This article appeared online at TheNewAmerican.com on Monday, August 26, 2019:
Following President Trump’s “order” that U.S. companies doing business in China find “an alternative” place, he received pushback from much of the mainstream media that he once again was overstepping his bounds and turning his administration in a dictatorship.
Here’s what the president tweeted on Friday:
Our Country has lost, stupidly, Trillions of Dollars with China over many years. They have stolen our Intellectual Property at a rate of Hundreds of Billions of Dollars a year & they want to continue. I won’t let that happen! We don’t need China and, frankly, would be far better off without them.
The vast amounts of money made and stolen by China from the United States, year after year, for decades, will and must STOP.
And then he added:
Our great American companies are hereby ordered to immediately start looking for an alternative to China, including bringing your companies HOME and making your products in the USA.
When the media jumped all over him, claiming he was assuming powers he didn’t have, Trump responded:
For all of the Fake News Reporters that don’t have a clue as to what the law is relative to Presidential powers, China, etc., try looking at the Emergency Economic Powers Act of 1977. Case closed!
It was the New York Times that took the lead in accusing the president of overreach:
Mr. Trump’s claim that he can order American companies to pull out of China also represented the latest audacious assertion of power by a president who has repeatedly crossed lines his predecessors did not.
While he took office criticizing President Barack Obama for exceeding his authority, Mr. Trump has gone even further in finding creative ways to take action on his priorities.
Neither statement is true. In fact, a careful look at the facts reveals that Trump is not asserting a power that he doesn’t have. Second, Trump is correct that the Congress gave the executive branch the power Trump claims back in 1977 — and the fact of the matter is that the law passed in 1977 actually reined in even more expansive powers given to past presidents! Third, he has been showing restraint in his use of a power, and past presidents have used the same power — many times.
The International Emergency Economic Powers Act (IEEPA), signed into law by President Jimmy Carter, authorizes the president to declare the existence of an “unusual and extraordinary threat … to the national security, foreign policy, or economy of the United States,” which threat is present “in whole or substantial part outside the United States.”
The law has teeth. It authorizes the president, once he has declared that emergency, to block transactions and freeze assets to deal with and neutralize that threat.
The law limits the power of the executive branch given to it by Congress back in 1917 (the Trading with the Enemy Act, or TWEA). Prior to passage of the IEEPA, the executive branch had the power to declare emergencies without limiting their scope or duration, without having to cite relevant statutes, and without congressional oversight.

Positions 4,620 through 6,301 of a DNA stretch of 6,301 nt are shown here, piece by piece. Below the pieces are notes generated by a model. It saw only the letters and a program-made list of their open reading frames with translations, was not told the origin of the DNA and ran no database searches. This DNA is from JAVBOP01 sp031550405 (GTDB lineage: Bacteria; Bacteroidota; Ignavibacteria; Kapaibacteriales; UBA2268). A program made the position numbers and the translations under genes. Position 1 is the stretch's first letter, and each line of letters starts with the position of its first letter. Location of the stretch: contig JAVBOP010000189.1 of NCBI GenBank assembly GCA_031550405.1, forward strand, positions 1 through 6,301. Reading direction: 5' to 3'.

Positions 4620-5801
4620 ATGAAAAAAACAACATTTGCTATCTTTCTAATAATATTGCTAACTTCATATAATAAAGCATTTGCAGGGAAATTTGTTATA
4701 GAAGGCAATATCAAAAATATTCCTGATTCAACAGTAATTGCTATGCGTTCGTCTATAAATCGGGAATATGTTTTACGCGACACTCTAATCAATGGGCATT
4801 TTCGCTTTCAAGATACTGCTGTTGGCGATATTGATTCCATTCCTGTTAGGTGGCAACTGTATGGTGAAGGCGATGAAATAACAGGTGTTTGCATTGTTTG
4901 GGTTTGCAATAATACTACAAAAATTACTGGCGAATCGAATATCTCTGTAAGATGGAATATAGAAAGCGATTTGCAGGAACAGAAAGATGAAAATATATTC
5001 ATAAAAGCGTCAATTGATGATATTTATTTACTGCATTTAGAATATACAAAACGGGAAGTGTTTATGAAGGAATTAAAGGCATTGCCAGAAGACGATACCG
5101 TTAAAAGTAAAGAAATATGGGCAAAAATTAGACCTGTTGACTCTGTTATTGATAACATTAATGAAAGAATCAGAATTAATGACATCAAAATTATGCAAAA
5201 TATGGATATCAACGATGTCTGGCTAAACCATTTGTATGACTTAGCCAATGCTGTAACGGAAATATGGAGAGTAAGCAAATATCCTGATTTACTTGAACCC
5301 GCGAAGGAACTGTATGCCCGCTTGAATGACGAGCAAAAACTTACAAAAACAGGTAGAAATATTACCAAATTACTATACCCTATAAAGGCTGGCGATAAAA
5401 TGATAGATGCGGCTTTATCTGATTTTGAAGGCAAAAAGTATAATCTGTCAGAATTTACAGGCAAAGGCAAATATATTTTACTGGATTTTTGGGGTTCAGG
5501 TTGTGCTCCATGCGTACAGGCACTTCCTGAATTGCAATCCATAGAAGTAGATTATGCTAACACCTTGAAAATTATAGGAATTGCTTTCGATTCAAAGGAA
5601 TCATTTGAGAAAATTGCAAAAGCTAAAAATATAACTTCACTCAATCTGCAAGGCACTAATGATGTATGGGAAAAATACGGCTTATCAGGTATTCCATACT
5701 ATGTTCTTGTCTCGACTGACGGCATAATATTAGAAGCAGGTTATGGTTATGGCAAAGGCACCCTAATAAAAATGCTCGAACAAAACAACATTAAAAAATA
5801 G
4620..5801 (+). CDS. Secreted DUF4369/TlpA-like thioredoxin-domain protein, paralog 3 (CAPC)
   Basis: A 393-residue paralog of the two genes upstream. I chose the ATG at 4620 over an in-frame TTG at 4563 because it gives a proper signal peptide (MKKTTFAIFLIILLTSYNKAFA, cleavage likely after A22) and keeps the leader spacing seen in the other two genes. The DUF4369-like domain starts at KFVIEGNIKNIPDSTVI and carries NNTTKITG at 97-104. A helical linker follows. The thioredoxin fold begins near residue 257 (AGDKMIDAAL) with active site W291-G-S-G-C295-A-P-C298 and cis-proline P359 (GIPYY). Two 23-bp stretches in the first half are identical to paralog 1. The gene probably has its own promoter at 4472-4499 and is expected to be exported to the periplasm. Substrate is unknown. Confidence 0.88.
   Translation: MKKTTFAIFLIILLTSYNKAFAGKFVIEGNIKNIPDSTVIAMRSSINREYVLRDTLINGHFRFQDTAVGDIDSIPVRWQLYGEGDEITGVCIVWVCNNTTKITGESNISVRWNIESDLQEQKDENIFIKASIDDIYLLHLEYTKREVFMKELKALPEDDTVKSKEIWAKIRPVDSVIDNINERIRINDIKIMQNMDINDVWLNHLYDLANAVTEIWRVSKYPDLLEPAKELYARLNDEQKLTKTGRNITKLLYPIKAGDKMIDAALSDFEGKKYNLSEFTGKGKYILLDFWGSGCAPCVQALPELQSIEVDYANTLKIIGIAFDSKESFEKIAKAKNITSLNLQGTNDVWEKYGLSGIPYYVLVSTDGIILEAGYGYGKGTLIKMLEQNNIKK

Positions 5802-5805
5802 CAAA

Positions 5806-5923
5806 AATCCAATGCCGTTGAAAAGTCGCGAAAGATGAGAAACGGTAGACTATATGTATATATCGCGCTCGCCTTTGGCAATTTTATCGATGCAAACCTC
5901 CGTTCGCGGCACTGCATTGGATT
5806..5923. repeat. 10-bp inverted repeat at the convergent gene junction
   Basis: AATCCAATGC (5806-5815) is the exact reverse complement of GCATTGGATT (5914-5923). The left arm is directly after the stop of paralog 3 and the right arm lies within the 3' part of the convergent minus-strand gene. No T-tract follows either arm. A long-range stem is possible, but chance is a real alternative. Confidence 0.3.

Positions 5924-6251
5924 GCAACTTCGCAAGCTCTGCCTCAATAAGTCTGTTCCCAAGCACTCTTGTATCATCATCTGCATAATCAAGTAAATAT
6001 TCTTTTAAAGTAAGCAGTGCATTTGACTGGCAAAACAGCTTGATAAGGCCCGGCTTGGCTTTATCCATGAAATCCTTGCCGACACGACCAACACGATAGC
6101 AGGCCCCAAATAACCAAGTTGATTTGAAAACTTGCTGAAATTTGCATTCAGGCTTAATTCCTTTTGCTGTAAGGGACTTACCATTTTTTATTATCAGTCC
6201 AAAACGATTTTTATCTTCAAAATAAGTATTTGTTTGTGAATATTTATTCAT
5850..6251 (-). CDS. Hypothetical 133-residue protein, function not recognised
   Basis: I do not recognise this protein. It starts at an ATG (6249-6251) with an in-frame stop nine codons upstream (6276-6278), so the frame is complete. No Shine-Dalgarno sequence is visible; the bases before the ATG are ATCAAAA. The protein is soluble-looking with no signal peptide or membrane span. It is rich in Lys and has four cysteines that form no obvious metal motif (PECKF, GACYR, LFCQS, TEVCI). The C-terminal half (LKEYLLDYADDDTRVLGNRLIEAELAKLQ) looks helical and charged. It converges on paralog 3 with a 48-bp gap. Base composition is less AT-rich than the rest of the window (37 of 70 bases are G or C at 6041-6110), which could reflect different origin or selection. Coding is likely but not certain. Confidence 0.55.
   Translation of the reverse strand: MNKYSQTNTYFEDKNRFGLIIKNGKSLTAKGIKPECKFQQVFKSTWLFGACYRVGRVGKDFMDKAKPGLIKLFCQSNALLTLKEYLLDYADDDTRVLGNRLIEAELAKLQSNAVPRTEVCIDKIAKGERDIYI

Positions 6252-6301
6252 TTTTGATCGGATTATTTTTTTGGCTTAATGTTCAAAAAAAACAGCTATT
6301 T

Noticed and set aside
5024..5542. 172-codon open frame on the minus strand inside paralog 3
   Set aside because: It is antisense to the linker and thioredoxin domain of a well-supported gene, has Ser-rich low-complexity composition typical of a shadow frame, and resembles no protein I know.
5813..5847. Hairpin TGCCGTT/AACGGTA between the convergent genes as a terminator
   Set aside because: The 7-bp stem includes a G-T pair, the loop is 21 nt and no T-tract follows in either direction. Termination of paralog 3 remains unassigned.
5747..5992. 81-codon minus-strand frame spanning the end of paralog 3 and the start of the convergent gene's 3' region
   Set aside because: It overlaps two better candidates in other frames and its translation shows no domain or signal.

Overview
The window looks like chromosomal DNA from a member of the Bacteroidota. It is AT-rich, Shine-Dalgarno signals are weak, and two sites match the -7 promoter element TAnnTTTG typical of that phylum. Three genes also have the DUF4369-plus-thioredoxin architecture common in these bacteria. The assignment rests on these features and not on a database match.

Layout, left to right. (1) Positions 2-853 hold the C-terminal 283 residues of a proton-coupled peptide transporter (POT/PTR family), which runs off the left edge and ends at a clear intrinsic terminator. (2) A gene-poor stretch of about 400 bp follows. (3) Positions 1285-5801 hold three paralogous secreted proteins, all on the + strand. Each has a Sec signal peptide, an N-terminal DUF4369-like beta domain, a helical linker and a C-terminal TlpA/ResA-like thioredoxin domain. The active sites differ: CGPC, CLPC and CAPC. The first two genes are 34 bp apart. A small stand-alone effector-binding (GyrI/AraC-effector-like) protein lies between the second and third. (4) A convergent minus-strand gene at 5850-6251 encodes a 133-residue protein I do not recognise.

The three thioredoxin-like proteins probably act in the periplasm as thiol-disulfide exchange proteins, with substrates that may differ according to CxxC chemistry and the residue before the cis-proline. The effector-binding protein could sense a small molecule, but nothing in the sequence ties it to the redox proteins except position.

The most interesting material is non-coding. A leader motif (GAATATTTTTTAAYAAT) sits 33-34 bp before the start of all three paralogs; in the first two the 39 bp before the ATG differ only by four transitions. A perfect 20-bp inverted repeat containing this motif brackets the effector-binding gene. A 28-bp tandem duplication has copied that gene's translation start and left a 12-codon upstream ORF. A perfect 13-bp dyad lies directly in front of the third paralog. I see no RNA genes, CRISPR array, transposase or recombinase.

However, those limitations have not restrained previous administrations which have, since 1977, invoked IEEPA more than 50 times, with 29 actions still in force. In fact, the first use of IEEPA occurred in 1979, when an emergency was declared in response to the taking of the U.S. embassy staff as hostages by Iran. That national emergency remains in force today.
What should be noted is the remarkable restraint President Trump has shown in not using IEEPA! On Sunday, during CNN’s State of the Union broadcast, White House economic advisor Larry Kudlow made that point crystal clear:
Ultimately [the president does have] such authority but it is not going to be exercised presently. What [the president] is suggesting to American businesses … something he has said to many companies in many different forms and on many different occasions … you ought to think about moving your operations and your supply chains away from China….
We would like to you come back home. Come back to the U.S.A. where we have very low corporate tax rates and massive deregulation programs … come back to America.
Treasury Secretary Steve Mnuchin reiterated the point on Fox News on Sunday: “I think what [the president] is saying is he’s ordering companies to start looking. He wants to make sure [that] to the extent that we are in an extended trade war, that [U.S.] companies don’t have these issues [and to consider now] a move out of China.”
The president himself is on record as saying that he has the power but doesn’t want to use it, yet. He told reporters on Sunday, “If I want, I could declare a national emergency. In many ways [the theft of intellectual property by the Chinese is] an emergency [but] I have no plans [to declare one] right now.”
That’s the story that the Times and others missed. His “order” for U.S. companies to start looking to relocate out of China isn’t an “audacious assertion of power” nor is he “exceeding his authority.” Instead he is restraining the use of powers that Congress gave up to the executive branch (unconstitutionally, of course) decades ago, hoping instead that the increasing pressure of tariffs on China will hasten the day when fair trade can be enacted and enforced through an agreement with that rogue nation.